Free Dom

Christian - Fiction
414 Pages
Reviewed on 03/26/2022
Buy on Amazon

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    Book Review

Reviewed by Jamie Michele for Readers' Favorite

Dominique “Dom” Francis is the pastor of Christ First Always church who is having something of an existential crisis in the Christian fiction novel Free Dom by Blake Nail. Dom has got his head in Venice and keeps kicking the ball back and forth as he contemplates whether or not relocating is a good idea, the ramifications of such a move, and the practicality of “what actualizing the long-time dream of life in Venice was going to look like.” The flock he ministers to are revealed in a series of vignettes and slice-of-life conversations with them individually, not only showing us who they are but letting the reader see who Dom is. When Dom's position as the pastor is threatened by a video and the machinations of the Elders, deciding whether to stay or go gets tossed into a fast-moving now-or-never timeline.

Blake Nail's chops as a supremely skilled writer are on full display in Free Dom. The narrative is deftly executed and there are surprises that a reader cannot possibly predict that emerge in the crumbs along Nail's pacing trail. Dom is entirely relatable and his view is profoundly honest as he voices hilarious beliefs, like how using four-letter words is perfectly acceptable and regarding the sad state of a beer-loving Catholic priest and friend he meets for theological discussions in shady bars. I loved watching Dom's progression as a character roll in tandem with the decline of the organizational structure of his church, and my jaw hit the floor when a manipulative pro-baptism scheme was deployed by the Elders. Overall, this is a remarkably good and intelligently written book that was a delight to read.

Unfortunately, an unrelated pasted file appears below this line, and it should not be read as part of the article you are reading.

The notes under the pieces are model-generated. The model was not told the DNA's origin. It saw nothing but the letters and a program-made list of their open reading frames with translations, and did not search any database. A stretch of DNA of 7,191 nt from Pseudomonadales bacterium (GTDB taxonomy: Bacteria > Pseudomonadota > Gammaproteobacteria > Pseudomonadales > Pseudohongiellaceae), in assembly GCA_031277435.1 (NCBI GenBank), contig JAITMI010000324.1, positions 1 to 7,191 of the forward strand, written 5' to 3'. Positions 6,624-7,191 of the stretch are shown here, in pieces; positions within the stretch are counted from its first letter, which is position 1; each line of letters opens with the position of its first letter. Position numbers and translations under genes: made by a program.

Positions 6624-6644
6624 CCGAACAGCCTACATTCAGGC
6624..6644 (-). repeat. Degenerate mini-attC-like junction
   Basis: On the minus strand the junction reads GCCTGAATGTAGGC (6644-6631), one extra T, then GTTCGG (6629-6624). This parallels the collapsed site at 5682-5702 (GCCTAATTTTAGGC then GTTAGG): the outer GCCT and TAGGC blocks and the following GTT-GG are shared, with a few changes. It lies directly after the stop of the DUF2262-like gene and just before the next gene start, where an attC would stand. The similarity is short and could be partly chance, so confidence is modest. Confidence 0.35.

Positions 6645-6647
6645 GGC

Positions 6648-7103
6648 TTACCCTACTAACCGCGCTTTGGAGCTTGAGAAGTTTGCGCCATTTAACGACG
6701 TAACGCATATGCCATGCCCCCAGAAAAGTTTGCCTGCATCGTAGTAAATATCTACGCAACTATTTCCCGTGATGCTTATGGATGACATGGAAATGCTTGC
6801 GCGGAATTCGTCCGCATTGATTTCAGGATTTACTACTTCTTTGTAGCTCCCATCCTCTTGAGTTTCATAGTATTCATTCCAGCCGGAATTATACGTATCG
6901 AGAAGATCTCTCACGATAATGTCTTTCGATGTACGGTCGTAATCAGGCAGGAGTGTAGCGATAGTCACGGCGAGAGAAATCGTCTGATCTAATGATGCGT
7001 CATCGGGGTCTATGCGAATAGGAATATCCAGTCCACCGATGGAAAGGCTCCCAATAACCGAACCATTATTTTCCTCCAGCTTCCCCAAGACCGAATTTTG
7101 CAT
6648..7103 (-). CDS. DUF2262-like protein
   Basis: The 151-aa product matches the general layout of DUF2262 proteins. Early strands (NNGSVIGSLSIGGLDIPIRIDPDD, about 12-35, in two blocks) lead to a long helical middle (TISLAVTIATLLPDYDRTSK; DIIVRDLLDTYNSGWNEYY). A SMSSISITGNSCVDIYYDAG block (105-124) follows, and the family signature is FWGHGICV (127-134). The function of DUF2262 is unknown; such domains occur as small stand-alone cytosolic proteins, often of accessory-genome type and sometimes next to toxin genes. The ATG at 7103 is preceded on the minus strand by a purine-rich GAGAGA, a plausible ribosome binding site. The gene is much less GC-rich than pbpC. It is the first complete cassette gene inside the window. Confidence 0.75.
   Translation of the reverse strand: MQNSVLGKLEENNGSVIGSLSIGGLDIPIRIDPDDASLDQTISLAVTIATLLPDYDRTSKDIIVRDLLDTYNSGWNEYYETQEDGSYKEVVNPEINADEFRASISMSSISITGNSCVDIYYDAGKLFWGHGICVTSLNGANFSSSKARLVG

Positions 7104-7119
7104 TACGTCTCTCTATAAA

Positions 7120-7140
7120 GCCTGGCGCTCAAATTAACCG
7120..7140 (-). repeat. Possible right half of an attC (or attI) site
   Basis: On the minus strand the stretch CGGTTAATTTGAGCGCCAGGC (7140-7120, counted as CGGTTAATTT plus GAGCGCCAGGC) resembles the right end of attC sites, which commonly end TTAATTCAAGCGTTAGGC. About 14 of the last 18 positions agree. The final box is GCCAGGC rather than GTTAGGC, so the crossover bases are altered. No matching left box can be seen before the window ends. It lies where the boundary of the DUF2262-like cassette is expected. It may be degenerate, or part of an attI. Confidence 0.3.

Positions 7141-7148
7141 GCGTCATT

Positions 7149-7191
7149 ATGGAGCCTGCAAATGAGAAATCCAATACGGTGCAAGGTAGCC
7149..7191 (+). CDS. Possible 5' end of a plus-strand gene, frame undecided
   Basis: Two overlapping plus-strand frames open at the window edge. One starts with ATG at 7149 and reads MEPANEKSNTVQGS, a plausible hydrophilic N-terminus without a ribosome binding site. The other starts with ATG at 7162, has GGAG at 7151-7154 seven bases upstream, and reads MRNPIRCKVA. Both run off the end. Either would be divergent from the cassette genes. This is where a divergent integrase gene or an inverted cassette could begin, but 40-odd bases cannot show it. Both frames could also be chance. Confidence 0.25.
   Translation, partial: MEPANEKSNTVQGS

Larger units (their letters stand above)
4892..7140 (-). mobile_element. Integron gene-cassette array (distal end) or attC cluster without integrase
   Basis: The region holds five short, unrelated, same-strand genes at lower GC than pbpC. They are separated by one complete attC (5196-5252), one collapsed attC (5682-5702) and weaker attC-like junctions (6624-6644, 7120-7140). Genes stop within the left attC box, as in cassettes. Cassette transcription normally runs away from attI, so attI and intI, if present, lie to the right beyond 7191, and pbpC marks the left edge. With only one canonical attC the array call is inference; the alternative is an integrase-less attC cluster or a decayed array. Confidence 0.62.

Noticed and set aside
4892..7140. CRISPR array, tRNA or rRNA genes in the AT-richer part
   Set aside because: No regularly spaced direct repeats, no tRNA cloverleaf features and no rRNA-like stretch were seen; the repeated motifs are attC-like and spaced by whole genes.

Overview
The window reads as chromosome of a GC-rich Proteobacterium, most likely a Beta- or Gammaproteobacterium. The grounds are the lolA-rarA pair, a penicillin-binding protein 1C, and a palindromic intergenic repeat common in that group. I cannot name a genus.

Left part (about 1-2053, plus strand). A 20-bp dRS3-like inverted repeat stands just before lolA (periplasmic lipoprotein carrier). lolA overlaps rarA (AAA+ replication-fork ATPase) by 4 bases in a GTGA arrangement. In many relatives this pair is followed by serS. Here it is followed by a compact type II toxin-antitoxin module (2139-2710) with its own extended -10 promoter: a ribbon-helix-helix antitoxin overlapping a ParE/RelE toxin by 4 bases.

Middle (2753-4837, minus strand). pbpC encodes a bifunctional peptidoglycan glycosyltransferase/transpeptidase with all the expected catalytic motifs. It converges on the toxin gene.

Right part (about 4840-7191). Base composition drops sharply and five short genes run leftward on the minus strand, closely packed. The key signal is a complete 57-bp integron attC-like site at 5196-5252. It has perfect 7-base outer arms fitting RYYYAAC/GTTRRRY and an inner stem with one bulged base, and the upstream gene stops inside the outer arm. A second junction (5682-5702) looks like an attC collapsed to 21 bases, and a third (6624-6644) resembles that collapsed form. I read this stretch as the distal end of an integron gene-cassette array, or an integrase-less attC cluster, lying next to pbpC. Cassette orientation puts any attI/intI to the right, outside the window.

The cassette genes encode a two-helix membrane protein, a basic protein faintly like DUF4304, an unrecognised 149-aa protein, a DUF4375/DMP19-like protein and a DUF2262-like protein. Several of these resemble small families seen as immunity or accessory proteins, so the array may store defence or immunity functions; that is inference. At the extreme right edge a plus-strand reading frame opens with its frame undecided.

Vincent Dublado

A man of faith turns his back on his pastoral calling in Blake Nail’s Free Dom. Pastor Dominique Francis feels that he is well on his way to six feet under. He is not suffering from any terminal illness; what he has is the kind where you have no idea when it’ll be over and you wait day after day with the rest of the naturally dying population. He realizes that being the pastor of a church since he was twenty-two is not the healthiest of career paths. Daydreaming of another life, he needs change. Not that he is growing sick and tired of the Lord and assuring salvation for sinners, but he wants to be one of the sinners rather than the one preaching and spreading the good news. His desire for change is aggravated by the fact that his personal life is not perfect and he is not spared from the existential challenges that God has thrown at him. Perhaps the Hotel Al Ponte Antico in Venice can wash all his cares away.

Free Dom is a silent, monumental work of Christian fiction and a thought-provoking one. It puts you into introspection and lets you think about your life choices, and you look back to see if you have any regrets or if it was all worth it. It is the type of story filled with questions, doubts, devotion, and experiences. The plot is very simple, yet it has good reason to revel in its simplicity. Blake Nail’s narrative reflects his careful and critical examination of a religious man in need of salvation from the dreary monotony of his vocation. This is the story’s aspect that impressed me most of all for it clearly reflects that serving the Lord can also get to you. Is it another one of those blasphemous stories crafted for the sake of free inquiry? It all depends on how you interpret Pastor Dom’s statement when he says to just live your life and be your genuine self. Because at some point and in some way, everyone comes face to face with their own failings. This is a must-read story for its brilliant use of theology in framing a well-grounded story.